Matt L.

Tuesday, June 3, 2014

The Swan Brewery

Here's a western beer that has always interested me. I did some research and found a few ads for the Swan Brewery but didn't find as much information that I wanted to present in this post. Anyone have anything to add.

Swan Brewery bottle with embossed picture of a swan
First ad I could find for the Swan March 1871.
Interesting they are selling the stock and fixtures of a company that may have just started in business
Reverse of the Swan bottle.
Take a look at the curved R's on this beauty
Swan ad from the February 1874 Los Angeles Herald
Looks like there might be some Swans down in So cal
Swan bottle in a yellow olive
Swan Brewery partnership in December of 1874
The Swan Brewery incorporates in August of 1875
Swan Trademark February 1879
Soda man Phil Caduc is selling the Swan product in  March of 1879
After spending some time looking at the Swan Brewery I am more confused than before I started. I guess ignorance is bliss.

Monday, June 2, 2014

B.B. Thayer Revisited

From Jason P.

I don't have lids for either of these. I believe I have four different examples, some with "acceptable"  damage. One of the finest collections of potlids including American and Western examples resides in Australia. The fellow goes by "TROG" on the Antique Bottle Forum used to be "blue pages". I sent him a PM with a head's up to your Thayer post. Here are three photos for your consideration from my own tiny potlid collection. The first two pics are of the same pot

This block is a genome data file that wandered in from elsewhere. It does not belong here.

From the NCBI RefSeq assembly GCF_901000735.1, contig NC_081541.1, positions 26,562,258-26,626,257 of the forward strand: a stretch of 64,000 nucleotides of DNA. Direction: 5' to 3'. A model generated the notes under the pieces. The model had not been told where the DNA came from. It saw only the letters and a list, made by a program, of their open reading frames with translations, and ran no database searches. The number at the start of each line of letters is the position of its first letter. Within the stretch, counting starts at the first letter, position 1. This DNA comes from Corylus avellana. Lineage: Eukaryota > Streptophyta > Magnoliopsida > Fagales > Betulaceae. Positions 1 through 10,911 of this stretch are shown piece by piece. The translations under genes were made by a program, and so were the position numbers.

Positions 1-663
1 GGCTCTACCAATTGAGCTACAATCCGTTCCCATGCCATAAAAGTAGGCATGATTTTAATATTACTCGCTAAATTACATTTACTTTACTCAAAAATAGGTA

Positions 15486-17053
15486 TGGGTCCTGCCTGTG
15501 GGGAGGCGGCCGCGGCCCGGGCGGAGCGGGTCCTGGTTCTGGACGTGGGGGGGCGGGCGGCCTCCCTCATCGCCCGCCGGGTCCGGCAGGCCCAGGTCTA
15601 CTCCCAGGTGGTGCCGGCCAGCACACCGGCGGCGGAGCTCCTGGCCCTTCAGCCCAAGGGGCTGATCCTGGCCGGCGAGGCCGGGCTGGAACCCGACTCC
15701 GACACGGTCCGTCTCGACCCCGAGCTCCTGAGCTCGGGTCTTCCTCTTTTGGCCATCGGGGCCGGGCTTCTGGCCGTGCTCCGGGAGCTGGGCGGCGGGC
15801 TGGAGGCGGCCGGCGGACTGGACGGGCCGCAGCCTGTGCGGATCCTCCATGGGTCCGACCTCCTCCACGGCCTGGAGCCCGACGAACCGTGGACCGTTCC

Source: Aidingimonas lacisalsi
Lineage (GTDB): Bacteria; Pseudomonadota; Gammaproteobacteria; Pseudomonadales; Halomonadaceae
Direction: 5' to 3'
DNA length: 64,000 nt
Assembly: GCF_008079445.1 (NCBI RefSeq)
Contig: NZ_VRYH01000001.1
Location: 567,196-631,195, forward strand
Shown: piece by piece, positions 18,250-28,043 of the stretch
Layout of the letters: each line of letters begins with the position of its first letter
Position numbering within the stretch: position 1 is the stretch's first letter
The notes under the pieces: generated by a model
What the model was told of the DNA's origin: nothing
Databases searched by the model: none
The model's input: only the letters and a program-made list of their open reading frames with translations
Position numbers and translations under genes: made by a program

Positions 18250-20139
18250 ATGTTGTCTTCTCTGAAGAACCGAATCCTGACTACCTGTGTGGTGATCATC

Kudo's for Santa Rosa

I have only seen Thayer cosmetic pots with stenciling on the side and of course the potlid you have on the post. I have never seen an embossed bottle with Thayer's name. He was contemporary with Wm. H. Keith and W.H. Wood both of whom have early embossed glass cylindrical bottles in varying sizes.

The Santa Rosa show was the best show I've been to in many years. Dennis brought out his soda collection having decided to get rid of his hutches and concentrate on tooled crowns. Picked up four nice hutches from Dennis and his daughter who was helping him set-up and sell. For the experienced but low-to-medium end collector there was much to see.

Also picked up two SF Bay Area druggists one of which I had never seen before - although it is listed in Miller's book revision #5. Had to be "budget conscious" and leave a few things behind. Interesting posts you've put up on westernbitters. Have to go back and finish reading.


I have to agree with Jason. I think the Santa Rosa Show was well done. Lots of traffic on Saturday for the  50 some dealers, Pizza party Saturday night and a fair amount of buyers on Sunday.
Thanks to the Northwest bottle club for an enjoyable weekend
- rs -
Green Fish spotted at Santa Rosa
Holy Moly their multiplying ....and mutating!